Key Advice to Give Your Sons as They Leave the Nest

Key advice I gave to my stepsons as they left the nest to start their young lives, “Be sure to have plenty of toilet paper in your apartment.” These are handsome, strapping, young men who could certainly charm a young lady to join them in a night of debauchery. However, the chance for a second date could disappear due to lack of proper bathroom products. I also told them to not cheap out and buy whatever cardboard was on sale. No, I started them off right, with a package of Charmin. That was their housewarming present, and they looked at me as if I was crazy. “Trust me. Stay with the cushy stuff.” They shook their heads.

I know this seems clich�© and should be an unnecessary topic to discuss. However, each year, young men leave the home armed with birth control advice, car advice, and financial advice, but some simple home making tips are left out of the equation. Consequently, they are hapless at a crucial time of their young lives.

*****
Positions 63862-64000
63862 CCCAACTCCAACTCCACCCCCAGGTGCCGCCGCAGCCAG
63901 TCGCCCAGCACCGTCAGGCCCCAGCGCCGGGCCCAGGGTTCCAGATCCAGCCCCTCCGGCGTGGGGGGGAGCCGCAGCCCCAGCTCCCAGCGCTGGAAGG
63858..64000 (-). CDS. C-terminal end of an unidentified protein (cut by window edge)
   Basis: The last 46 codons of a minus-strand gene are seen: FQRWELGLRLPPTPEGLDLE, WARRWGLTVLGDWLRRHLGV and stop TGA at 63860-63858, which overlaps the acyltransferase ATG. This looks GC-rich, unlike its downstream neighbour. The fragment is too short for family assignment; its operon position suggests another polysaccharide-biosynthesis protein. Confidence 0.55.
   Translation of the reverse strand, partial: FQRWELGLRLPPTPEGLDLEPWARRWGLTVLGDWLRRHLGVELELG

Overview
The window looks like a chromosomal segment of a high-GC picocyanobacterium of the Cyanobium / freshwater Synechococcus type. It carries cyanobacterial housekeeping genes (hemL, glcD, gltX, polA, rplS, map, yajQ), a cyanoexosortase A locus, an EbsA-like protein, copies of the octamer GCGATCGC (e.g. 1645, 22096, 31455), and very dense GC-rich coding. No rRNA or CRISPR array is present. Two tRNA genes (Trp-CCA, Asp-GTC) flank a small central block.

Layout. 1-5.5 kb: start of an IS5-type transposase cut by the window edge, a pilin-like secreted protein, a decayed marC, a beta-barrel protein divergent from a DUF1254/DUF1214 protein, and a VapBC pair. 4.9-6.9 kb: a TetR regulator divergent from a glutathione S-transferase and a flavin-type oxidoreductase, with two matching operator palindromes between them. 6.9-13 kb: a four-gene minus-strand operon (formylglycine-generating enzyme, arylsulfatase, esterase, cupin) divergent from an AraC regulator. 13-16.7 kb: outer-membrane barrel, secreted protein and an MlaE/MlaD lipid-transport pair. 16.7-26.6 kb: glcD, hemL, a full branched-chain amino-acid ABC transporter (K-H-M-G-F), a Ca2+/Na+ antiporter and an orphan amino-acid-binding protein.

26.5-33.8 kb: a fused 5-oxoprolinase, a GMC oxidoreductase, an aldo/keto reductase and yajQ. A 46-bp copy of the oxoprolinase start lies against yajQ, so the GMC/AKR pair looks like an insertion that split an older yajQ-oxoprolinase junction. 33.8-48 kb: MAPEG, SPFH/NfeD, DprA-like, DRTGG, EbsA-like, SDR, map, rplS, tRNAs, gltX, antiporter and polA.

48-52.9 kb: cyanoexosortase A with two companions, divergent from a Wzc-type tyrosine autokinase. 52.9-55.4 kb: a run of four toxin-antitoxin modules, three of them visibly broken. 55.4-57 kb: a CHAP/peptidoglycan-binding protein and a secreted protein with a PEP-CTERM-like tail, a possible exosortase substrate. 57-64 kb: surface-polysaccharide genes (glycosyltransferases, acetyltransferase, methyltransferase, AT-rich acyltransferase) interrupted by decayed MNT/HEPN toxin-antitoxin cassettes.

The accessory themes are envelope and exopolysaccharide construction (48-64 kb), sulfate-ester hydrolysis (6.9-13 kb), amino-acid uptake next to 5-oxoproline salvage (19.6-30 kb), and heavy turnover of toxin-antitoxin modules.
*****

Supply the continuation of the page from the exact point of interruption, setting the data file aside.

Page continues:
Later on down the road, I received a confession that I was correct. Apparently the oldest son bought some cheap toilet paper. Sure enough, a lovely young lady commented on the brand, and she did not return for another date. There may have been extenuating personality issues, but he was willing to blame the one-ply buying mistake.

I have attempted to guide them into a higher level of bathroom product maintenance. Here, I walk a tightrope. Tissues AND toilet paper, along with bathroom soap – now, I am asking for their place to look like the Four Seasons Hotel. I also informed them that women like for the toilet paper roll to be on the spindle, NOT permanently sitting around in the general bathroom vicinity. Rolled eyes greeted me on that declaration. The suggestion of a semi-clean looking hand towel was met with derision. Next thing you know, I might be asking for a matching shower curtain.

After years of living in a house with well-stocked towels, soap, and bathroom essentials, these young men become barbarians when loose in the wilds of their apartments. They await the shopping fairy to magically appear with the proper goods. It is amazing how much they did not absorb from their late childhood and teen years. Rather like driving, until you are behind the wheel and headed to a destination, you have no clue what roads you are on or the best route to take.

Now when they come to visit, I notice that they ask some questions, or they open cupboards and stare at the contents as if observing a science project. They pick up bottles and actually read the contents. I have not converted them to coupon clipping, but they are headed in the right direction.

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